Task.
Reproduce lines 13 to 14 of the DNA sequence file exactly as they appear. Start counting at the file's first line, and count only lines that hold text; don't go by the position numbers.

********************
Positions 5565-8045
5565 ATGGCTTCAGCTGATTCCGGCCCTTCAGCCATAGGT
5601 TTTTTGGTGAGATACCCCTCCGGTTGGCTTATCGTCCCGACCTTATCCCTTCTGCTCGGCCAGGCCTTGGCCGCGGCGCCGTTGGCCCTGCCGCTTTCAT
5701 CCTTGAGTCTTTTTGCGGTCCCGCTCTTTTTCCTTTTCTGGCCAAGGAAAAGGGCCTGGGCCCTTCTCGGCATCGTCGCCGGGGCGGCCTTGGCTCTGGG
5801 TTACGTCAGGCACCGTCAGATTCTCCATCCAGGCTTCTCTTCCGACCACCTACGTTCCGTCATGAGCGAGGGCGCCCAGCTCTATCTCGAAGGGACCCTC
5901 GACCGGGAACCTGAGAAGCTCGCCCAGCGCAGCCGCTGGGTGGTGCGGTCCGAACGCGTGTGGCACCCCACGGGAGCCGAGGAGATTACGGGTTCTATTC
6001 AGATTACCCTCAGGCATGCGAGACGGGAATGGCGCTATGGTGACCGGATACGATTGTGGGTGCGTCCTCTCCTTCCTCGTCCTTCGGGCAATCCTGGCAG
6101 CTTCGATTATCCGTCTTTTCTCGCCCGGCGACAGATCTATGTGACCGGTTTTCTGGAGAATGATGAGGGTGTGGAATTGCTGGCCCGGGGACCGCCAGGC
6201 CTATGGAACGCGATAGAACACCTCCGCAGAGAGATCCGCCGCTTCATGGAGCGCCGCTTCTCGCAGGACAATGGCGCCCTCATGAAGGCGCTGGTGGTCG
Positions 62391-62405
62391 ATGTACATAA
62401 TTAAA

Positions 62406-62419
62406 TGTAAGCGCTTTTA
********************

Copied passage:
Positions 62406-62419
62406 TGTAAGCGCTTTTA